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Don reveals the influence English boating adventurer David Scott Cowper has had on his life


Have you ever noticed how young the police are these day? Hate to tell you this, but it is just another optical illusion. They are graduating at the same age, yet as we get older so they "appear" younger – another indicator of life rushing by reminding us to get out there and do things before it is too late.

Recently, I took a deep breath when my longtime adventure mate David Scott Cowper was written-up in Yachting World magazine as our "greatest living explorer" at 70 years of age! You have got to be kidding me? 70? He’s my mate and I am now on my way to 59, yet see the world through the eyes of a 28-year-old. Wow! I had better get out and do something, hey! In 12 years I will be 70, what the…

David and I started knocking around together in 1979 when I helped him on his first solo circumnavigation of the world to beat Sir Francis Chichester’s record. Over the years since then, we have supported each other on various occasions and caught-up adventuring in different parts of the world. I cannot think of him as 70.

Having completed five transits of the Northwest Passage, six solo circumnavigations (three via the poles, with more to come), many by powerboat and holding all the "records" you may ask why you have never heard of him. Well he just likes doing it, has no website, privately funds his trips, doesn’t look for publicity and is the quintessential British explorer of old.

I was 24 when I first met David. I had just set off on a three-year Pacific cruise on my 29ft yacht Skye. I did not know it then but he was to have a profound influence on my future. He made me realise the world is waiting and that the Polar regions are exciting places and importantly, that life is a very special opportunity that does not last long.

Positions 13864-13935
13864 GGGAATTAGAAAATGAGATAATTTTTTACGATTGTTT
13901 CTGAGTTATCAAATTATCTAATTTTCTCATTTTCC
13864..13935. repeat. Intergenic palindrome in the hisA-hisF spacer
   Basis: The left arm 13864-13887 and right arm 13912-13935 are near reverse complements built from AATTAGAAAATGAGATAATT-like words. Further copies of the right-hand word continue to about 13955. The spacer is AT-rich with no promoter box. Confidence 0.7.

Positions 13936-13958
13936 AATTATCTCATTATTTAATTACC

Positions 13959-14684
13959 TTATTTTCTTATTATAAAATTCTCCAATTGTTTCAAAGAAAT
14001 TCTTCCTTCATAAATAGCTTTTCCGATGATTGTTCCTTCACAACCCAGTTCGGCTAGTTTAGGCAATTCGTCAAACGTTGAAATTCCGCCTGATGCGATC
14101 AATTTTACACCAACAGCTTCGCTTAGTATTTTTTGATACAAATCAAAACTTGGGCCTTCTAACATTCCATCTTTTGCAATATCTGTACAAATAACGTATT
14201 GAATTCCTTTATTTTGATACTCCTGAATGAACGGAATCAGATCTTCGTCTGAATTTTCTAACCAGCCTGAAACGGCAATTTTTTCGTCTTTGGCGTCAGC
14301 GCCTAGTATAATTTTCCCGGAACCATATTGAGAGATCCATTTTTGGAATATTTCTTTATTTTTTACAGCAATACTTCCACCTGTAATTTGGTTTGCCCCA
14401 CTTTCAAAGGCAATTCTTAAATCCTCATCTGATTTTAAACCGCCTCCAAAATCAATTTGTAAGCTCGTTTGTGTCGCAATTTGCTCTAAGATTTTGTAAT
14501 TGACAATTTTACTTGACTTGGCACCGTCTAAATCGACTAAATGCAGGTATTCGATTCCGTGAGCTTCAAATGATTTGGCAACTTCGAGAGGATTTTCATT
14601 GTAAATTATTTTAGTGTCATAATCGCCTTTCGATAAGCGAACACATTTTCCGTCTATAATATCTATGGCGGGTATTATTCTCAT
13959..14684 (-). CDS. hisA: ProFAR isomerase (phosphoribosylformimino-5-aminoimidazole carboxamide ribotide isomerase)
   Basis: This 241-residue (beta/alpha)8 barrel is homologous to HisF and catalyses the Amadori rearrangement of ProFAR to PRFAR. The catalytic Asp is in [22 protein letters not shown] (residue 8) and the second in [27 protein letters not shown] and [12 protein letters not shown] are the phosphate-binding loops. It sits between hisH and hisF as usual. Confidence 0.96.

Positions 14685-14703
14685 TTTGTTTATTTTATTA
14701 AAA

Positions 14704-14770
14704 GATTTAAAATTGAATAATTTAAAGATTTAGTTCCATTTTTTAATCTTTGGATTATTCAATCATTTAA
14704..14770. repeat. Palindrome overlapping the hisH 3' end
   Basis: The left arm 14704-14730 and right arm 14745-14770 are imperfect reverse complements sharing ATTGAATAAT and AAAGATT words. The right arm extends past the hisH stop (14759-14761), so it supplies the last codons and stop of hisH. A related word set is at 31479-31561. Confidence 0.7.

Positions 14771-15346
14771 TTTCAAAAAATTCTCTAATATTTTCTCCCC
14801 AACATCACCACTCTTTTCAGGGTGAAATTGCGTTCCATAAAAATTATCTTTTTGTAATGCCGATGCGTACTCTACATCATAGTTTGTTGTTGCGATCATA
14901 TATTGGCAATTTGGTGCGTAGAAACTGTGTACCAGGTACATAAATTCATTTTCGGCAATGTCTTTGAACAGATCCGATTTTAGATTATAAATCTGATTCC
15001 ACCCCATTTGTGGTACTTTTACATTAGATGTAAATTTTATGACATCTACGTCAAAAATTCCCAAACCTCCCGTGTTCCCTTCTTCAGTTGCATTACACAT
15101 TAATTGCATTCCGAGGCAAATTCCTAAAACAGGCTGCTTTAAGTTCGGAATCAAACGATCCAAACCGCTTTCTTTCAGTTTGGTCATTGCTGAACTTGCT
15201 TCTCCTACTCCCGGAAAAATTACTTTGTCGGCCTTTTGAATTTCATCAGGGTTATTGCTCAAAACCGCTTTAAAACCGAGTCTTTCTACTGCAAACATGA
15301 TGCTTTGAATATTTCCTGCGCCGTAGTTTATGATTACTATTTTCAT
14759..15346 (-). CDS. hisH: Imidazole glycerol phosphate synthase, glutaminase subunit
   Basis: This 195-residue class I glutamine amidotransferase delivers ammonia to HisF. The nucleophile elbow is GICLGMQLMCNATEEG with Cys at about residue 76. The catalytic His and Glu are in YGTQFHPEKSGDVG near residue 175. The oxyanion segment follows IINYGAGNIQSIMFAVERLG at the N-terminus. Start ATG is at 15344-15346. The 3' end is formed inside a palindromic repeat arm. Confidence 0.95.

When you are adventuring, risk management and risk minimisation are major issues and value judgments follow soon after. So what is cost-effective safety? Is your first aid training and equipment matching your risk profile?

I stumbled across a Bondi Surf Life Saving Club rescue clip on YouTube showing the graphic benefits of using an Automatic Emergency Defibrillator (AED). They saved a life just like that! I immediately decided I now had to get one. I first thought about it around 10 years ago but back then they were expensive. Now the price is down to about $1500 if you are clever. I hope it is more wasted money but watching our awesome Aussie surf lifesavers in action saving a life made me think how helpless I may feel without an AED. I did not buy it for me.

Insurances are another tricky value judgment, especially for global voyagers. If you are in cyclone-prone areas it can be extra complicated. Premiums are not cheap, especially if you have a $900,000 boat crewed by two in the Pacific. If you are solo forget it. My insurance had lapsed on ICE and I was looking at options in December last year.

The boat was in a "cyclone hole" out of the water at Vuda Point Marina, Fiji, and a report came through about a cyclone due to hit in 10 days. Oops… I was onto the job! I submitted proposals and cyclone plans etc. through a NZ broker, who submitted a proposal to Sun Alliance in the UK. Just five days later on December 17 Cyclone Evan was on the horizon and winds rising to through 30kts. My boat was still uninsured. I resigned myself to the outcome.